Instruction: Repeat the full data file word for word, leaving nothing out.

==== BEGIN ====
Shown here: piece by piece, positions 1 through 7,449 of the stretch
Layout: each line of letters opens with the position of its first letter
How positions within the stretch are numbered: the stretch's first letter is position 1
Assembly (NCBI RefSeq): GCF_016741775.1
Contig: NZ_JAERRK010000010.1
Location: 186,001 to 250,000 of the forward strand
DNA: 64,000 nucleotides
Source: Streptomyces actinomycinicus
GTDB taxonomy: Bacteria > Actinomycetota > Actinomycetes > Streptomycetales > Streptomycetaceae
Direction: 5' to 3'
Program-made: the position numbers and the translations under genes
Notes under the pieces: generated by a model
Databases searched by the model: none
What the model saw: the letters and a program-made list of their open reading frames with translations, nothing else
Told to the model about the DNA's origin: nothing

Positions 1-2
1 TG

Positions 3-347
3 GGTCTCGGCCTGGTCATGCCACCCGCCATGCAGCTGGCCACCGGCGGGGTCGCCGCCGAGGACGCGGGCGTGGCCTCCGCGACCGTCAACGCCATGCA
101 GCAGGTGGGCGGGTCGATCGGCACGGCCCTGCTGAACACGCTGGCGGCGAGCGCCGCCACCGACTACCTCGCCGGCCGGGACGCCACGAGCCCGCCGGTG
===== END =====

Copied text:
Shown here: piece by piece, positions 1 through 7,449 of the stretch
Layout: each line of letters opens with the position of its first letter
How positions within the stretch are numbered: the stretch's first letter is position 1
Assembly (NCBI RefSeq): GCF_016741775.1
Contig: NZ_JAERRK010000010.1
Location: 186,001 to 250,000 of the forward strand
DNA: 64,000 nucleotides
Source: Streptomyces actinomycinicus
GTDB taxonomy: Bacteria > Actinomycetota > Actinomycetes > Streptomycetales > Streptomycetaceae
Direction: 5' to 3'
Program-made: the position numbers and the translations under genes
Notes under the pieces: generated by a model
Databases searched by the model: none
What the model saw: the letters and a program-made list of their open reading frames with translations, nothing else
Told to the model about the DNA's origin: nothing

Positions 1-2
1 TG

Positions 3-347
3 GGTCTCGGCCTGGTCATGCCACCCGCCATGCAGCTGGCCACCGGCGGGGTCGCCGCCGAGGACGCGGGCGTGGCCTCCGCGACCGTCAACGCCATGCA
101 GCAGGTGGGCGGGTCGATCGGCACGGCCCTGCTGAACACGCTGGCGGCGAGCGCCGCCACCGACTACCTCGCCGGCCGGGACGCCACGAGCCCGCCGGTG